Mental health and illness is a serious issue, particularly among African American, Latino and other minority groups.
Dr. Stephanie LeMelle is a psychiatry professor at Columbia University, with a private psychiatric practice in Northern Manhattan.
Q: As an African American, what brought you to psychiatry given the concerns many Black people have with mental health treatment?
A: When I began medical school, I was against psychiatry for many of the same reasons that a lot of African Americans are. I thought that it was manipulative, based on European standards, and laced with Freudian theories that either blamed mothers and women for mental health issues or made the issues sexually related. But as I got to know more about psychiatry and about severe and persistent forms of mental illness, I realized how devastating and life changing these illnesses are. I also began to understand that psychiatrists can actually help people get better or at least control their illnesses and live more functional lives.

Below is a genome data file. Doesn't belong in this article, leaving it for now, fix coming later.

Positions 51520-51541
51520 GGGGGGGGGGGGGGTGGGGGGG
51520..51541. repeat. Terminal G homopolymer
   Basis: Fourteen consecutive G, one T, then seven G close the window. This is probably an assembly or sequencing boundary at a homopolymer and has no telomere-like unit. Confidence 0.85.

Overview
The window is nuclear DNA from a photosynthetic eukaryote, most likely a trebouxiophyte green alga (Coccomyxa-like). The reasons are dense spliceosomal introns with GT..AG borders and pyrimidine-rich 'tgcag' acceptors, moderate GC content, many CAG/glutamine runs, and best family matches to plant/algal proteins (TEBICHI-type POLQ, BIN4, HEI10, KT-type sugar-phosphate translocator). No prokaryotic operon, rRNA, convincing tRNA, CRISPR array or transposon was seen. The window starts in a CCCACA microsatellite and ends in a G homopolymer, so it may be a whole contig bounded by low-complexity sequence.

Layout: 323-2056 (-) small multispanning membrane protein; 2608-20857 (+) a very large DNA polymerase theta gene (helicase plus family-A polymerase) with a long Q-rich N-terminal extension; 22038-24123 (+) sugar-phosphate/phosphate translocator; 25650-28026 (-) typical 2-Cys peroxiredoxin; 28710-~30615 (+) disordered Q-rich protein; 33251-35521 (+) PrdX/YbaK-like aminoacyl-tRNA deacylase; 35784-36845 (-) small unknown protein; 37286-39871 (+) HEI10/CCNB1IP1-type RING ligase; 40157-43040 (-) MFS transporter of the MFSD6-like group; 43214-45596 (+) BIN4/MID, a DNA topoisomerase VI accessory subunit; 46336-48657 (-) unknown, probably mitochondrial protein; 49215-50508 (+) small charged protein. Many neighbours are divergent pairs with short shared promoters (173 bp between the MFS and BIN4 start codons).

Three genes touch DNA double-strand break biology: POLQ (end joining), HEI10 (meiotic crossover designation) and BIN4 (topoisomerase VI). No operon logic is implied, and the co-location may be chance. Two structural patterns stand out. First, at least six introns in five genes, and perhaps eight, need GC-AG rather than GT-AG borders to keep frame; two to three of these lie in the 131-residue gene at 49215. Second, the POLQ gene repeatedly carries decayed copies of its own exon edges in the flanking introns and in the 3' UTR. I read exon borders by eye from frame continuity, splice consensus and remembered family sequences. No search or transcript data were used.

Q: How would you rate the mental health treatment that African Americans, Latinos and other marginalized groups receive?
A: Working in the mental health field, I have realized that people with severe and persistent mental illness are not getting the mental health care or the medical care that they need. I feel that minorities, in general, are not really benefiting from mental health services and part of my mission is to try and make a change in this health care disparity.
Q: Who do you serve and what types of mental health issues do you treat?
A: My training, background, and interests are in psychotic disorders, so most of the patients I work with at the New York Psychiatric Institute in Washington Heights have severe and persistent mental illness such as schizophrenia, schizoaffective disorder, and bipolar disorder. My patients are primarily recent immigrants from the Dominican Republic. I also care for a spattering of folks from Cuba, Puerto Rico and West Africa as well. In my private practice, I tend to see patients who primarily have anxiety and depressive disorders. They generally come from more diverse ethnic backgrounds, but there are so few African American psychiatrists in private practice that I do treat a lot of patients from this ethnic group.